Health-care workers make up roughly one in every 10 of the known COVID-19 cases in Ontario, totalling 229 lab-confirmed cases to date, CBC News has learned.
The finding is ringing alarms as hospitals across Canada are bracing for an expected surge in patients with the potentially deadly respiratory illness — which comes amid ongoing concerns over potential shortages of personal protective equipment for front-line health-care workers.
“We need all hands on deck,” warned Dr. Isaac Bogoch, an infectious disease specialist at Toronto General Hospital. “And we need all those health-care workers working, because we’re expecting to see a greater number of patients in the hospitals and clinics in the next few weeks ahead.”
The Ministry of Health provided the data on Wednesday in response to an inquiry from CBC News.
It reveals 9.6 per cent of the province’s 2,392 confirmed COVID-19 cases involve physicians, nurses, paramedics, personal support workers, long-term care home staff and members of other health-care professions.
Provincial officials did not provide a breakdown of Ontario’s confirmed cases involving health-care workers by specific roles, transmission source or region.
High number in Toronto, Ottawa
Public data from local health units shows a high number are in Toronto and Ottawa. (Multiple health units from less-populated regions declined to provide similar numbers, including Chatham-Kent Public Health, which cited potential privacy concerns given the small number of cases reported there to date.)
In Ottawa, the latest public numbers show 28 health-care workers and first responders have confirmed cases of COVID-19, out of a total of 194 lab-confirmed cases in total.
As for Toronto, at least 31 front-line workers have contracted the virus so far — including 12 physicians, 13 nurses and six other health-care workers. The city has at least 818 known cases to date.
“The majority of these cases of COVID-19 are travel-related,” noted Toronto Public Health spokesperson Lenore Bromley.
Bogoch said the fact that travel is the primary transmission source, rather than a clinical setting, gives some “peace of mind.” But he cautioned that some cases are already health-care-related, a situation that could worsen if workers aren’t properly protected.
“There still is some rationing of personal protective equipment and we have to take care of that issue right now,” he said.
Concerns over equipment rationing, shortages
As CBC News recently reported, some Toronto hospitals are rationing surgical masks and even urging nurses and other front-line staff to use just one mask for an entire shift, according to internal memos.
Health-care workers and advocates have raised concerns over looming shortages of the full range of protective gear.
“My worst fear is that [the province] will continue to be fairly inactive on the file. It didn’t order enough equipment,” said Michael Hurley, president of the Ontario Council of Hospital Unions with CUPE, which represents roughly 90,000 workers across the health-care system, including registered practical nurses, paramedics and personal support workers.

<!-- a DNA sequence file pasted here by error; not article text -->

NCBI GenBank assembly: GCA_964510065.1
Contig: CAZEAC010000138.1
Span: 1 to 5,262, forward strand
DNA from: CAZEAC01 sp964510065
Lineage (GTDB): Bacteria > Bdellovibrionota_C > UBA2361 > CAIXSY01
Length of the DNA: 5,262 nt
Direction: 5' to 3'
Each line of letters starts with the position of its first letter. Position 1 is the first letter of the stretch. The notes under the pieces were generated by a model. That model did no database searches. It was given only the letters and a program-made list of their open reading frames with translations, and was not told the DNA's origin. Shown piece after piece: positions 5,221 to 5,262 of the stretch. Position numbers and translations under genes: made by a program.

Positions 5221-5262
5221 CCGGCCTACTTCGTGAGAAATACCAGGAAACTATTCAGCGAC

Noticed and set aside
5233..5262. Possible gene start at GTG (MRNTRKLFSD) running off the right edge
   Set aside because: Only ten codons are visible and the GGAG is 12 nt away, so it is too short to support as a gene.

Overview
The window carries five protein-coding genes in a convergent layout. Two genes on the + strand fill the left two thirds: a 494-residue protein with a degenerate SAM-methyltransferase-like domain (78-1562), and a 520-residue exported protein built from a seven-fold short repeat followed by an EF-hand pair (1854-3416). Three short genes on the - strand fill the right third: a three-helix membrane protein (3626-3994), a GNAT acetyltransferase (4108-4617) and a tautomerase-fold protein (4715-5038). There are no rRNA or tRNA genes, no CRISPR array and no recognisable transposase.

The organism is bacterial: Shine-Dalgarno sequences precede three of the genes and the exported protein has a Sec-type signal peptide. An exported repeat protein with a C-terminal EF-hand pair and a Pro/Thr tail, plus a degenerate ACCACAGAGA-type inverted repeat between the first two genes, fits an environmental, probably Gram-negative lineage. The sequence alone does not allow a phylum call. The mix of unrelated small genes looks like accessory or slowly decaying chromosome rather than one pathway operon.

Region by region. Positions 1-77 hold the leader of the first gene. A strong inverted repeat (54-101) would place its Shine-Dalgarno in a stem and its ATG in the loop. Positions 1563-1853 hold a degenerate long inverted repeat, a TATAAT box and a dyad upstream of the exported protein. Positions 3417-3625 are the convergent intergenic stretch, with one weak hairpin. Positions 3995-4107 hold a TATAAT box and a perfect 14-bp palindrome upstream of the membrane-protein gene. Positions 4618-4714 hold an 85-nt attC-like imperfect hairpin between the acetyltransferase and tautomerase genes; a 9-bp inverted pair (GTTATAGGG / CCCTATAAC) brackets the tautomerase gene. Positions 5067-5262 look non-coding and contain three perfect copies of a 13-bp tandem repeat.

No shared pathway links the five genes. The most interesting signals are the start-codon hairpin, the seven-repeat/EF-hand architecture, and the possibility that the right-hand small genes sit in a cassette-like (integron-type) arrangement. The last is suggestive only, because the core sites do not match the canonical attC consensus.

Many hospitals are already “running low,” Ontario Hospital Association President and CEO Anthony Dale warned in a Wednesday news release, which called on both the federal and provincial government to outline timelines when fresh supplies will be delivered.
In a statement, Ontario Ministry of Health spokesperson Travis Kann said the province is investing $75 million to supply personal protective equipment and critical medical supplies to front-line staff.
The province expects to deliver supplies in the days and weeks ahead, including 12 million more sets of gloves, one million more N95 respirators and nearly six million more surgical masks, which would be on top of the millions of masks and thousands of ventilators the federal government is also ordering.
“The health of all Ontarians, including and especially the brave heroes working on the front lines to stop the spread of COVID-19, is our top priority,” Kann said.
Long-term care a ‘nightmare environment’
Hurley worries it’s not coming fast enough.
“We’re already seeing in hospitals and long-term care people who are acquiring this illness at work,” he said. “We’re going to see those numbers go up significantly.”
Long-term care in particular is a “nightmare environment” in which outbreaks are already happening, Hurley stressed.
In recent days, eight residents of the Seven Oaks Long Term Care Home in Scarborough have died as result of COVID-19 amid an outbreak at the facility, according to Toronto Public Health.
Province-wide, more than 40 deaths of residents in nursing and retirement homes have been linked to the illness so far, and at least 41 facilities for seniors in the province are currently experiencing outbreaks — defined as one lab-confirmed positive test involving a resident or staff member.
The latest numbers show case counts keep rising more broadly, alongside crucial metrics revealing a growing number of patients hospitalized in Ontario’s intensive-care units.
The province confirmed 426 new cases on Wednesday, marking a nearly 22 per cent increase in the total number of infections and the largest single-day jump since the outbreak began — bringing the total of known cases to 2,392.
A CBC News investigation also found there are now at least 430 patients in intensive-care unit beds who either have tested positive or are suspected of having COVID-19.
Given the rising number of patients needing high levels of medical care, the number of health-care workers already ill is “upsetting,” Bogoch said.
“We can’t afford them getting sick.”
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